Valentino embraced both history and fantasy at the Hotel Salomon de Rothschild, the former residence of what was once the wealthiest family in the world. It functioned as an art gallery for much of the 20th century until it became what it is now: an events space for rent. Still, like so many residences in Europe, it retained a few gems, like a 14th-century ceiling decoration of cherubs, roses and clouds, the ideal backdrop for a Valentino show inspired by the artistry of the Rome opera. With a catwalk painted as an enchanted forest and artists on hand to paint models in flight (in mediums as varied as oil and iPad), the show sang like a Rossini aria, even though not a voice could be heard.

Paris by art (or plastic)

While some shows simply nod to art, others bash helpless fashionistas over the head with symbolism. Elie Saab, who year after year stages elegant parades of couture evening gowns, presented his dramatic "Promise of Spring" collection in the Theatre National de Chaillot. Though other designers present at this official state theater, Saab is indisputably the king of elegant and dramatic entrances. His ball gowns will certainly show up at the Oscars this month, but it's thrilling to know they started with credibility on the stage.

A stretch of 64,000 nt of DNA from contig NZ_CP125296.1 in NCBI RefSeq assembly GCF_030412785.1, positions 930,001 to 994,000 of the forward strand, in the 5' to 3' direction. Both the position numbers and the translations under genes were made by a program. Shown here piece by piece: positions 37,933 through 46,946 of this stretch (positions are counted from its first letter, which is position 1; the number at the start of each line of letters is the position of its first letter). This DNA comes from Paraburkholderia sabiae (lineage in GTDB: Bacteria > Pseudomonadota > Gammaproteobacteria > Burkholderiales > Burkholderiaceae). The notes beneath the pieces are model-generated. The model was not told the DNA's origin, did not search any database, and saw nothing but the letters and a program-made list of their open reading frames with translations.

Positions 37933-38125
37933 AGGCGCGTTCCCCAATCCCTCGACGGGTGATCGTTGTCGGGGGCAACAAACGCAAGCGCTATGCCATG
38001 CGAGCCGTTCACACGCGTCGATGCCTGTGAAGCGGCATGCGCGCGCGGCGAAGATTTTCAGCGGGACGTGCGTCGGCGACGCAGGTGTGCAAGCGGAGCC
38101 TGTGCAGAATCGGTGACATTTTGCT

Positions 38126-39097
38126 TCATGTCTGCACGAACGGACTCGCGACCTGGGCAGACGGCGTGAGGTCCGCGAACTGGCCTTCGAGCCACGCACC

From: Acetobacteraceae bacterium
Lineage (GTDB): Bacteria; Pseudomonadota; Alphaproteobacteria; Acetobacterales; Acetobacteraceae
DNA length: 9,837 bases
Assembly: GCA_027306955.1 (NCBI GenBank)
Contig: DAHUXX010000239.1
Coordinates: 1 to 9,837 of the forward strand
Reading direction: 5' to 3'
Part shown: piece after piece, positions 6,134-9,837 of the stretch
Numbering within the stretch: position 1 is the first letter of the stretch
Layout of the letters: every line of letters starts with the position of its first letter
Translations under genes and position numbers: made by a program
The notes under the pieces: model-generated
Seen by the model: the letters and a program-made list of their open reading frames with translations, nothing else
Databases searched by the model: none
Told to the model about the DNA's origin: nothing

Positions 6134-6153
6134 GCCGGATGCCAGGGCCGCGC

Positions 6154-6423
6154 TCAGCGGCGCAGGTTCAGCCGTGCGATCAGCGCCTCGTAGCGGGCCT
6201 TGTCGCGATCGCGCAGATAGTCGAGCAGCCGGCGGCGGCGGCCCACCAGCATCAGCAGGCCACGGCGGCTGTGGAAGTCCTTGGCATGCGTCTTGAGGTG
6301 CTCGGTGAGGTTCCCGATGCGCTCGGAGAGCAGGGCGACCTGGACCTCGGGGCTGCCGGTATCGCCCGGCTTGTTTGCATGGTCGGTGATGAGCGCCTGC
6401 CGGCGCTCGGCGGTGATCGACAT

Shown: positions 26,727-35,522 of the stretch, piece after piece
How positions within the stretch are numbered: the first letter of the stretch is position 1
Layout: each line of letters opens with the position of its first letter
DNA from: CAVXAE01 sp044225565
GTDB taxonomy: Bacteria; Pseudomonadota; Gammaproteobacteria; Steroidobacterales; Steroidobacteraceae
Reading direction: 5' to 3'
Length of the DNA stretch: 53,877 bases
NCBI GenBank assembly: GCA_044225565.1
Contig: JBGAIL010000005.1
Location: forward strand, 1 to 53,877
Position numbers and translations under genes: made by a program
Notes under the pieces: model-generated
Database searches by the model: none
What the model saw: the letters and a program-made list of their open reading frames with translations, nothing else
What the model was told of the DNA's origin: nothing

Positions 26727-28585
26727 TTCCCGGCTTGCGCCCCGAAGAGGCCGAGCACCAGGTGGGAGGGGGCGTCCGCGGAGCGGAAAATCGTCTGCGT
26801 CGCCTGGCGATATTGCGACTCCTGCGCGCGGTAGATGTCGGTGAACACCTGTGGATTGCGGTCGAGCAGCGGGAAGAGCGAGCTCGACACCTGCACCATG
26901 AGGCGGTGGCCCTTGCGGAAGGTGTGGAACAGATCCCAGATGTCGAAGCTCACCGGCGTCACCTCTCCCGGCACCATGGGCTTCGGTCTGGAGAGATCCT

And what's that? Hidden behind the stadium seating and all that tulle? Just another unidentified oil painting hanging on the wall. Saab's show designers obscured the mural paintings of the theater with high-tech lighting tricks, but Alexandre Vauthier opted for a blanker canvas, placing white tarps behind the seats at the Ecole des Beaux-Arts, the famed art academy where the likes of Degas and Renoir have passed through for 350 years. The tarps did little to cover 19th-century religious murals, so Jesus, Mary and a host of saints looked on as models in leather bustiers and hot pants passed by.